The loss of imprinted DNA methylation in mouse blastocysts is inflicted to a similar extent by in vitro follicle culture and ovulation induction.Mol Hum Reprod. 2016 06; 22(6):427-41.MH
Does in vitro follicle culture (IFC) have an effect on maintenance of imprinted DNA methylation in preimplantation mouse embryos?
We report similar alterations in the methylation pattern of H19 imprinted maternally expressed transcript (H19), small nuclear ribonucleoprotein polypeptide N (Snrpn) and mesoderm specific transcript (Mest) imprinted genes in mouse blastocysts obtained after ovulation induction and IFC. Furthermore, we observed no differences in the gene expression of maternal effect proteins related with imprinting maintenance between superovulated in vivo grown or IFC oocytes.
WHAT IS KNOWN ALREADY
Assisted reproductive technology is associated with adverse post-natal outcomes such as increased risk of premature birth, altered birthweight, congenital anomalies and genomic imprinting syndromes in human and in animal models. Previous studies have shown that ovulation induction allowed normal imprinting establishment in mouse oocytes, but interfered with imprinting maintenance during preimplantation . Normal imprinting establishment was also observed in mouse oocytes derived from a standardized IFC from the early pre-antral follicle stage.
STUDY DESIGN, SAMPLES/MATERIALS, METHODS
The methylation profiles of differentially methylated regions (DMRs) of three key imprinted genes (H19, Snrpn and Mest) were compared at hatched blastocyst stage between embryos obtained from IFC or superovulated oocytes, each subjected to IVF and preimplantation in vitro culture (IVC); in non-manipulated in vivo produced late blastocyst (control) and in in vivo produced 2-cell embryos that were in vitro cultured until the hatched blastocyst stage (to assess the effect of IVC). Two different mice strains (Mus musculus C57BL/6J X CBA/Ca and Mus musculus B6 (CAST7)) were used to discriminate between maternal and paternal alleles of imprinted genes. Additionally, a limiting-dilution bisulfite-sequencing technique was carried out on individual embryos in order to avoid amplification bias. To assess whether IFC and ovulation induction differentially affect the mRNA expression of imprinting maintenance genes in the oocyte, a comparison of DNA methyltransferase 1 (Dnmt1o), methyl-CpG binding domain protein 3 (MBD3) and developmental pluripotency-associated 3 (Dppa3) was performed by qPCR between in vivo and in vitro grown oocytes at the germinal vesicle and metaphase II (MII) stage.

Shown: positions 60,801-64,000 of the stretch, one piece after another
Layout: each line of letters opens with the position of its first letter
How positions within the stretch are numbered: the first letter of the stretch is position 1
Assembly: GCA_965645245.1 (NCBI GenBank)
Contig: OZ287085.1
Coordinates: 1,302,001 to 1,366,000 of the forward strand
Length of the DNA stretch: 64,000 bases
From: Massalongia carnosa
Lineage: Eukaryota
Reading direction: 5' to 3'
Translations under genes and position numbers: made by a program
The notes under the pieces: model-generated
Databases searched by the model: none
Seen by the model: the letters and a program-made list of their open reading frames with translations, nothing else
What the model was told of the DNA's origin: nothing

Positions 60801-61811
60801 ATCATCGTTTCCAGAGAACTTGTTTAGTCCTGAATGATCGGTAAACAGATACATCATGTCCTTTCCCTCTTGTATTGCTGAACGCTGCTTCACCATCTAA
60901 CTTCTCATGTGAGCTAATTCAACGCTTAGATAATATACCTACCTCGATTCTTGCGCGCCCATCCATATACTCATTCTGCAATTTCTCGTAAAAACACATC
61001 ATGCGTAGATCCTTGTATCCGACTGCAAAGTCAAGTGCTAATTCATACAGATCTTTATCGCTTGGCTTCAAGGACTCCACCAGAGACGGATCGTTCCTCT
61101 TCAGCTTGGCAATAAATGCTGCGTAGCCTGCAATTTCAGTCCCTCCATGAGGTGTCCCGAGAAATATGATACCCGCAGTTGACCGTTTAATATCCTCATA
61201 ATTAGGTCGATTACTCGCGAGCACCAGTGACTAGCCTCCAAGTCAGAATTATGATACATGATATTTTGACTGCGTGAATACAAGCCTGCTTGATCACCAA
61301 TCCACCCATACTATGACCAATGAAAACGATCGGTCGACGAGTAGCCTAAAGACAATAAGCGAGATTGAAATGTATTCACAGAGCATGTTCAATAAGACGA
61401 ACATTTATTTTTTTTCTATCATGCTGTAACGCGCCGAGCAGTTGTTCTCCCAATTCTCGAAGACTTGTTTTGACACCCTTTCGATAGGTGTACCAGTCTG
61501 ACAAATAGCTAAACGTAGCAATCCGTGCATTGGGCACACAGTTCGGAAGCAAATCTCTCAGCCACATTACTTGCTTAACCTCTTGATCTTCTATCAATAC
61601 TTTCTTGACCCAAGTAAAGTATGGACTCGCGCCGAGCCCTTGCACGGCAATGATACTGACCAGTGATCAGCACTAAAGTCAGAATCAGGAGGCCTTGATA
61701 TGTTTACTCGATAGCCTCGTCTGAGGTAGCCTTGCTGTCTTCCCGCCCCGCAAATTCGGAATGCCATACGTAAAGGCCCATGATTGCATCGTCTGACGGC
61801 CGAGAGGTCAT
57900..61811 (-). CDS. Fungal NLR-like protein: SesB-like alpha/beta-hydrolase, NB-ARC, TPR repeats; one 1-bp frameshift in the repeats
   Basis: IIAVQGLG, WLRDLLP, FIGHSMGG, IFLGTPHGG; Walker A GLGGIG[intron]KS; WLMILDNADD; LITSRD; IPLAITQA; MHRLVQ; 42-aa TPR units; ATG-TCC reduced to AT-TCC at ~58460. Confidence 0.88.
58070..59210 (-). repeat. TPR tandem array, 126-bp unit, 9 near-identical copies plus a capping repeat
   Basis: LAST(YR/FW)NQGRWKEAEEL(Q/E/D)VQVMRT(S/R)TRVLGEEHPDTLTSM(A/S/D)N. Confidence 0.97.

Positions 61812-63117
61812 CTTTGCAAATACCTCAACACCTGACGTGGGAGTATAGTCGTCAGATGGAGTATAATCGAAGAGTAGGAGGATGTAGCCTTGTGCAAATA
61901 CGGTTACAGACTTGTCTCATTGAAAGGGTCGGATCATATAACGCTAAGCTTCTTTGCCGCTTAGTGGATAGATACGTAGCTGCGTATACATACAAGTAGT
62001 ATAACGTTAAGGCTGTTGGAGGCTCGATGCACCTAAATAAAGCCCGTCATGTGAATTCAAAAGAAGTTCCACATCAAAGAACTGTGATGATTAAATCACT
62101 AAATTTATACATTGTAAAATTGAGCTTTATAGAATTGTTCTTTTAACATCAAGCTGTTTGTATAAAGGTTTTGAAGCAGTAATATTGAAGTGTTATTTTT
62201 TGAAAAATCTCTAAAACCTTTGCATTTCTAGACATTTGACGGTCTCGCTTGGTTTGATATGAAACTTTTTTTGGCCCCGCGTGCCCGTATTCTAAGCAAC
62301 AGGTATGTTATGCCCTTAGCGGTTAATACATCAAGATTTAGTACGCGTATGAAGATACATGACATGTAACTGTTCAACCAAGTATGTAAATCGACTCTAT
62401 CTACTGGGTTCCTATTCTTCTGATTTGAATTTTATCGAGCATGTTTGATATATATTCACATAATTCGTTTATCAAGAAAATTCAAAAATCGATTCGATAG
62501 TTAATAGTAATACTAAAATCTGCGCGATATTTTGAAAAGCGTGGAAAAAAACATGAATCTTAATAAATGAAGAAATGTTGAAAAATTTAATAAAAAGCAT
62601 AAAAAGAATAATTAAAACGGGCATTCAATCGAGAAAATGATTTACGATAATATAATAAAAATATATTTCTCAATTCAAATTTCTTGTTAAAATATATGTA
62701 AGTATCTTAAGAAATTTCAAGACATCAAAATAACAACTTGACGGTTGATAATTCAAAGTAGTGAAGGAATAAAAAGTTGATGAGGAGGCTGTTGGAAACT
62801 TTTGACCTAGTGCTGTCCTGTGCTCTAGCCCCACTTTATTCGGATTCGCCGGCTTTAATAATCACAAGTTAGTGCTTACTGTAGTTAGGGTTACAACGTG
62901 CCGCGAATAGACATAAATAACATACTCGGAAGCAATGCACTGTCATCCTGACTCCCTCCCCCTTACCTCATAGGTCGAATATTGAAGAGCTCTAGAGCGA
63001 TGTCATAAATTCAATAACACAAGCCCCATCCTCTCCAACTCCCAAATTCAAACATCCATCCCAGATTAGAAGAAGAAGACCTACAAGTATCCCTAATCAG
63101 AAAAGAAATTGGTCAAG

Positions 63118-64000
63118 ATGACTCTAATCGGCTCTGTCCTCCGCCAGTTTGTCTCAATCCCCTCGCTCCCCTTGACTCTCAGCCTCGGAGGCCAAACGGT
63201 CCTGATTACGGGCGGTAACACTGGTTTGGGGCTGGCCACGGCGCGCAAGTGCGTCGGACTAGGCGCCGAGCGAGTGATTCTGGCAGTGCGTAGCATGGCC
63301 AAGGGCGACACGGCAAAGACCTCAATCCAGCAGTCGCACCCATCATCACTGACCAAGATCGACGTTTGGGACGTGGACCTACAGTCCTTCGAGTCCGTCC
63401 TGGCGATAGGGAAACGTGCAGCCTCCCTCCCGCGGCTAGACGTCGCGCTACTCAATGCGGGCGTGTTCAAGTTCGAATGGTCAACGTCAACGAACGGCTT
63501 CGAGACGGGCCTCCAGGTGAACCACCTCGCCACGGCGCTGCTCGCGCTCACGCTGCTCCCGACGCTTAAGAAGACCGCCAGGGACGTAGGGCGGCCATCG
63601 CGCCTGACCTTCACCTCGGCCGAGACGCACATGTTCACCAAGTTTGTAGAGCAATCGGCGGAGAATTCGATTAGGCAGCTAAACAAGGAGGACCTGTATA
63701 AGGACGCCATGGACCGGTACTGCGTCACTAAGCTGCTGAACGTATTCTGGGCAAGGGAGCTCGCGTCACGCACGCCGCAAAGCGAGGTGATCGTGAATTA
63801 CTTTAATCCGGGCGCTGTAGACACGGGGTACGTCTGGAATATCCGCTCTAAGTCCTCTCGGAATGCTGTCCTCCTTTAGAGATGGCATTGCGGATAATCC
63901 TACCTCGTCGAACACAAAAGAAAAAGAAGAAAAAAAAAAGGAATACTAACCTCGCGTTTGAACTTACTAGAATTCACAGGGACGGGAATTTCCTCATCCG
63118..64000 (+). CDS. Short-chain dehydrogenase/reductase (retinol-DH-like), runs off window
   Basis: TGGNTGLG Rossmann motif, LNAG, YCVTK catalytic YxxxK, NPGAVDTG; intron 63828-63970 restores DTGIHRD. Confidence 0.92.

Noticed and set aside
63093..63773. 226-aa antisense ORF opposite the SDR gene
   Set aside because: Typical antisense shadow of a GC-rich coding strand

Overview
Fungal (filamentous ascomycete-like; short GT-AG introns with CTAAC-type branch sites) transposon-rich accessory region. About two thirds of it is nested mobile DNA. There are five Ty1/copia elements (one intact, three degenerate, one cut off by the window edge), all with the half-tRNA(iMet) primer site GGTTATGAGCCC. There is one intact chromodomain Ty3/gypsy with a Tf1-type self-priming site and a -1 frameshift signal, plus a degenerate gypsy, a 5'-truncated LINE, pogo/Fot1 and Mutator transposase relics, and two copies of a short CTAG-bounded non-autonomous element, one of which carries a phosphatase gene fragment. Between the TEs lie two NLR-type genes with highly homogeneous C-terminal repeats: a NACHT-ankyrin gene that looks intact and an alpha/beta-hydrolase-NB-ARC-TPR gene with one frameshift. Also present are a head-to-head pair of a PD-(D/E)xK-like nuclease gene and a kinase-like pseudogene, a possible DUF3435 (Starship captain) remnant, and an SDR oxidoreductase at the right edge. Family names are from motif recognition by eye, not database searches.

MAIN RESULTS AND THE ROLE OF CHANCE
Results showed a loss of global imprinted DNA methylation in all in vitro manipulated embryos, due to an increase in the amount of abnormal alleles (<50% methylated). Importantly, there were no differences in blastocysts obtained from IFC and ovulation induction. Moreover, similar mRNA expression levels for Dnmt1o, MBD3 and Dppa3 genes were observed in IFC and stimulated oocytes.
LIMITATIONS, REASONS FOR CAUTION
The methylation analysis was restricted to a number of well-selected imprinted genes. Future studies need to determine whether ovulation induction and IFC affect maternal effect factors at the protein level.
WIDER IMPLICATIONS OF THE FINDINGS
In vitro maturation of oocytes (IVM) is a patient-friendly alternative to conventional ovarian stimulation in PCOS patients. IFC is an emerging technology in human oncofertility. The results of this study show for the first time that in vitro oocyte culture induces no additional epigenetic alterations compared with conventional ovulation induction, at least for imprinted genes at the hatched blastocyst stage. The mouse IFC system can be used to test the sensitivity of the oocyte during its growth and maturation to several nutritional, metabolic and hormonal conditions possibly linked to epigenetic alterations.
LARGE SCALE DATA
STUDY FUNDING AND COMPETING INTERESTS
This study received funding by Strategic Research Programs-Groeiers (OZR/2014/97), IWT/TBM/110680 and by UZ Brussel Fonds Willy Gepts (WFWG 2013). There is no conflict of interest.